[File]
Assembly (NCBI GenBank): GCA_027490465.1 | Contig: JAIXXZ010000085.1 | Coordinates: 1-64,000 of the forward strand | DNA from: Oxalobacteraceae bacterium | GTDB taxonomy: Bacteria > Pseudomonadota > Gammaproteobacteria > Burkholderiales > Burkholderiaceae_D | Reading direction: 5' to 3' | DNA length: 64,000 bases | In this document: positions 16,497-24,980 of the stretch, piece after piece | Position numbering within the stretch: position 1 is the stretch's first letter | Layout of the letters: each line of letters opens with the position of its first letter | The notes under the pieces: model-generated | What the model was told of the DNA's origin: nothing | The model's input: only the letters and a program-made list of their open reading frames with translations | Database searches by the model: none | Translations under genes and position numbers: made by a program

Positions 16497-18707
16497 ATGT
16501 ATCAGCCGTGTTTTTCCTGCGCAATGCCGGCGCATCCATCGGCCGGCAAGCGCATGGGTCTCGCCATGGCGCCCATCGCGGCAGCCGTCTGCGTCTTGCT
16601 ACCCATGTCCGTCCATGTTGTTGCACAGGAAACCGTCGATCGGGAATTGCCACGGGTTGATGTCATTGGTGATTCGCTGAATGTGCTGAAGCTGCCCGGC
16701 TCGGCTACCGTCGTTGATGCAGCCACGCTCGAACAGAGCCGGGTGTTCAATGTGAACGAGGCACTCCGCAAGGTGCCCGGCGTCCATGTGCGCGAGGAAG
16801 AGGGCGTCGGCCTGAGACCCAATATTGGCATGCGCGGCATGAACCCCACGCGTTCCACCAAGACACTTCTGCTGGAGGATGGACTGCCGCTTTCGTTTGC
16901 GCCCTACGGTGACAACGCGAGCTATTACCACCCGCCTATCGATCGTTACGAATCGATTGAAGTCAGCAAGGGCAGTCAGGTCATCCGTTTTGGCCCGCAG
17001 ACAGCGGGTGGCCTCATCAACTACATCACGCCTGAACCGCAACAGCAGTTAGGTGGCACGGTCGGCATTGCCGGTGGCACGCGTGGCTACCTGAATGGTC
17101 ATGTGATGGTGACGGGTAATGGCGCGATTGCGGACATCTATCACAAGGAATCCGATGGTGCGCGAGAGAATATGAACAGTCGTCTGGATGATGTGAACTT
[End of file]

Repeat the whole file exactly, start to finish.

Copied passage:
Assembly (NCBI GenBank): GCA_027490465.1 | Contig: JAIXXZ010000085.1 | Coordinates: 1-64,000 of the forward strand | DNA from: Oxalobacteraceae bacterium | GTDB taxonomy: Bacteria > Pseudomonadota > Gammaproteobacteria > Burkholderiales > Burkholderiaceae_D | Reading direction: 5' to 3' | DNA length: 64,000 bases | In this document: positions 16,497-24,980 of the stretch, piece after piece | Position numbering within the stretch: position 1 is the stretch's first letter | Layout of the letters: each line of letters opens with the position of its first letter | The notes under the pieces: model-generated | What the model was told of the DNA's origin: nothing | The model's input: only the letters and a program-made list of their open reading frames with translations | Database searches by the model: none | Translations under genes and position numbers: made by a program

Positions 16497-18707
16497 ATGT
16501 ATCAGCCGTGTTTTTCCTGCGCAATGCCGGCGCATCCATCGGCCGGCAAGCGCATGGGTCTCGCCATGGCGCCCATCGCGGCAGCCGTCTGCGTCTTGCT
16601 ACCCATGTCCGTCCATGTTGTTGCACAGGAAACCGTCGATCGGGAATTGCCACGGGTTGATGTCATTGGTGATTCGCTGAATGTGCTGAAGCTGCCCGGC
16701 TCGGCTACCGTCGTTGATGCAGCCACGCTCGAACAGAGCCGGGTGTTCAATGTGAACGAGGCACTCCGCAAGGTGCCCGGCGTCCATGTGCGCGAGGAAG
16801 AGGGCGTCGGCCTGAGACCCAATATTGGCATGCGCGGCATGAACCCCACGCGTTCCACCAAGACACTTCTGCTGGAGGATGGACTGCCGCTTTCGTTTGC
16901 GCCCTACGGTGACAACGCGAGCTATTACCACCCGCCTATCGATCGTTACGAATCGATTGAAGTCAGCAAGGGCAGTCAGGTCATCCGTTTTGGCCCGCAG
17001 ACAGCGGGTGGCCTCATCAACTACATCACGCCTGAACCGCAACAGCAGTTAGGTGGCACGGTCGGCATTGCCGGTGGCACGCGTGGCTACCTGAATGGTC
17101 ATGTGATGGTGACGGGTAATGGCGCGATTGCGGACATCTATCACAAGGAATCCGATGGTGCGCGAGAGAATATGAACAGTCGTCTGGATGATGTGAACTT